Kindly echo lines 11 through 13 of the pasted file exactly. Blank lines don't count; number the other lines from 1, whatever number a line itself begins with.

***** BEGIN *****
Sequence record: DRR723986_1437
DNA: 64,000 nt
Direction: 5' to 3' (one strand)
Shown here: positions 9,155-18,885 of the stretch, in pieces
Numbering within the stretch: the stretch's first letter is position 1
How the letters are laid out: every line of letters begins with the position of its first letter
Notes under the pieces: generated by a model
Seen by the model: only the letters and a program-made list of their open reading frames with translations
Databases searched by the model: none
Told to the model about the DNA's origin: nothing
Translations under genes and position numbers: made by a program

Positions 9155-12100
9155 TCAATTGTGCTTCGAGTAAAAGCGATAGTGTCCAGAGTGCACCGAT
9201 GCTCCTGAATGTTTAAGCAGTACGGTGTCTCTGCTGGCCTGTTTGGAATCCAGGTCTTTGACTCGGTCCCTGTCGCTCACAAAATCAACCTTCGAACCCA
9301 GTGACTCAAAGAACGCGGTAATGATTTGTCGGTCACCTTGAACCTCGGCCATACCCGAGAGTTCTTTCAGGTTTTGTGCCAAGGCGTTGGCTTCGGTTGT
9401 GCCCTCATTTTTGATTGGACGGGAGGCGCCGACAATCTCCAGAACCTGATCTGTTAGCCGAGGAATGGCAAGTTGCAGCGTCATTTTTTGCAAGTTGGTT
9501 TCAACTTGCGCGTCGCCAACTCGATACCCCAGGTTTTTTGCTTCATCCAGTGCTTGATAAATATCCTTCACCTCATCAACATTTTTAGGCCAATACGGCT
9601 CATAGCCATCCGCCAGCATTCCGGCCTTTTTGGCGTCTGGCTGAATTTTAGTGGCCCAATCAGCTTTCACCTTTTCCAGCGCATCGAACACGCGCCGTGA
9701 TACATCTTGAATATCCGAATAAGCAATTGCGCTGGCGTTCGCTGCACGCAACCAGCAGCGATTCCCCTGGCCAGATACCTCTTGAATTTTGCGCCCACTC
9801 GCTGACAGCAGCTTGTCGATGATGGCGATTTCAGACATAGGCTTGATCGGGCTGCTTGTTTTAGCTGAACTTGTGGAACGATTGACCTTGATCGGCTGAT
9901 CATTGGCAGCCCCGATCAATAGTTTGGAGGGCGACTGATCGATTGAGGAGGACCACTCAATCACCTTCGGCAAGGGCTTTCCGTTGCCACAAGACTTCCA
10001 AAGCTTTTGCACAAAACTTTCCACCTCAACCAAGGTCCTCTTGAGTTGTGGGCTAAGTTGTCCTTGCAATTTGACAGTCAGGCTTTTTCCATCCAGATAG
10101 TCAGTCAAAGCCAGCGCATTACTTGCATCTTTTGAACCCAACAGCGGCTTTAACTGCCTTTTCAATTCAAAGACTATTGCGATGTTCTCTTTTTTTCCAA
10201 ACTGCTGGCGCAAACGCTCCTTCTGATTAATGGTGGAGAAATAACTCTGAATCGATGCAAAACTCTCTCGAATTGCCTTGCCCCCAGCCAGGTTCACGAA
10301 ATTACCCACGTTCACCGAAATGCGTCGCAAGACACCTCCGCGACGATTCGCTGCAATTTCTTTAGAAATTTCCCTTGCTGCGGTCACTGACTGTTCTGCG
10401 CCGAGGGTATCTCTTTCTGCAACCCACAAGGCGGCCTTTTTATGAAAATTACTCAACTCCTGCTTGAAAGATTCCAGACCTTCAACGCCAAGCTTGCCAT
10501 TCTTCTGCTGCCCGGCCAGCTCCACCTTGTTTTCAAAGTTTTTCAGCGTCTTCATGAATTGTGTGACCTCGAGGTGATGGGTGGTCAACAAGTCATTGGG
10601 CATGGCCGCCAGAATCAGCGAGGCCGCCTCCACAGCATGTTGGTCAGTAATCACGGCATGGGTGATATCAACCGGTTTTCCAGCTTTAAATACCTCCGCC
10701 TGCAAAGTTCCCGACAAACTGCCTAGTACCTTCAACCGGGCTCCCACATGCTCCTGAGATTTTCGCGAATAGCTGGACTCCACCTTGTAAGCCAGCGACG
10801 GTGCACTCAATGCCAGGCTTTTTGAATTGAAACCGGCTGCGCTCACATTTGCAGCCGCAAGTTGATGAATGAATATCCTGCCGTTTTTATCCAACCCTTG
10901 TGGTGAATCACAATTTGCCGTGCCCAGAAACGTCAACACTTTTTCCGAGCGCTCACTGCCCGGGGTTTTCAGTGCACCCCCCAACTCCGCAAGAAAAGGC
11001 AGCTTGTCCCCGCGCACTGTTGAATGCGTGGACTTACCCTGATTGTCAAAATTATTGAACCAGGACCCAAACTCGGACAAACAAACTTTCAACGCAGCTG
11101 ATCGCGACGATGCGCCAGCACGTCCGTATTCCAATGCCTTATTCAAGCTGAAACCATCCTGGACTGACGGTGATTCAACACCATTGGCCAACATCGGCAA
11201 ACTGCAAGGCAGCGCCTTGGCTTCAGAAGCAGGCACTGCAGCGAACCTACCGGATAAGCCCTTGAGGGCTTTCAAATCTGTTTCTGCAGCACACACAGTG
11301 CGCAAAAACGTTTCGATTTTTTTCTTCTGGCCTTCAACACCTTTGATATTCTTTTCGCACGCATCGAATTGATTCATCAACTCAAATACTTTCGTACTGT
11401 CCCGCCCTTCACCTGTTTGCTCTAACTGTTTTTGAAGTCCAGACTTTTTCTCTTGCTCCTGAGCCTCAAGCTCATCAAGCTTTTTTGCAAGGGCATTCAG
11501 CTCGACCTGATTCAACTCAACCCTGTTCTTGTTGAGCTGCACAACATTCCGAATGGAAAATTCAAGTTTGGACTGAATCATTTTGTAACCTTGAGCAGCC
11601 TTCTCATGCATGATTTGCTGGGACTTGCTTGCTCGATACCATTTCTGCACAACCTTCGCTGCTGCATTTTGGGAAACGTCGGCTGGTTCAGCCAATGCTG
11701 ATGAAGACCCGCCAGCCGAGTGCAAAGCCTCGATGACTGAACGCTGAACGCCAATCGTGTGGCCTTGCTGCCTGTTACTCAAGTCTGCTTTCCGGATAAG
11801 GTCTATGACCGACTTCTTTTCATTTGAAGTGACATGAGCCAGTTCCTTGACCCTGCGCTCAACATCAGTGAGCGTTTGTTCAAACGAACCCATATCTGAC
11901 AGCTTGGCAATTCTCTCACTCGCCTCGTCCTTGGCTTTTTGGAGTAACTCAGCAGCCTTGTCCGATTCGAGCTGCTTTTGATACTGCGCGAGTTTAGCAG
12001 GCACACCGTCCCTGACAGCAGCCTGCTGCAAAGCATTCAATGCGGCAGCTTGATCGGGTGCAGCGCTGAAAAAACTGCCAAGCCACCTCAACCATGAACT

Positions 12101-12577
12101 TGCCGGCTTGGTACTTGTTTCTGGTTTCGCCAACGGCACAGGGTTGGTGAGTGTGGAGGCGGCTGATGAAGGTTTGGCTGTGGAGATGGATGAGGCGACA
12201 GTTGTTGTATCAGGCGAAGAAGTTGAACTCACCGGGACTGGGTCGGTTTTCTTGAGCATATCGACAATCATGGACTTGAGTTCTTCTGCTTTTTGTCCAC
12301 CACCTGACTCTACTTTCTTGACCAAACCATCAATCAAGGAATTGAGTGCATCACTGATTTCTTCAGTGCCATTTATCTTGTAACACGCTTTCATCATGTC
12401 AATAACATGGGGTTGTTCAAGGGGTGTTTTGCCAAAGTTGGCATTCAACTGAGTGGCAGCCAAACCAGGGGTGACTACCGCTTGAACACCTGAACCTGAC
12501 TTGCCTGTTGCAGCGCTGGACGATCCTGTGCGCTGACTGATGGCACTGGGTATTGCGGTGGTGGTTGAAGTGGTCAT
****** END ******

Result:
Translations under genes and position numbers: made by a program

Positions 9155-12100
9155 TCAATTGTGCTTCGAGTAAAAGCGATAGTGTCCAGAGTGCACCGAT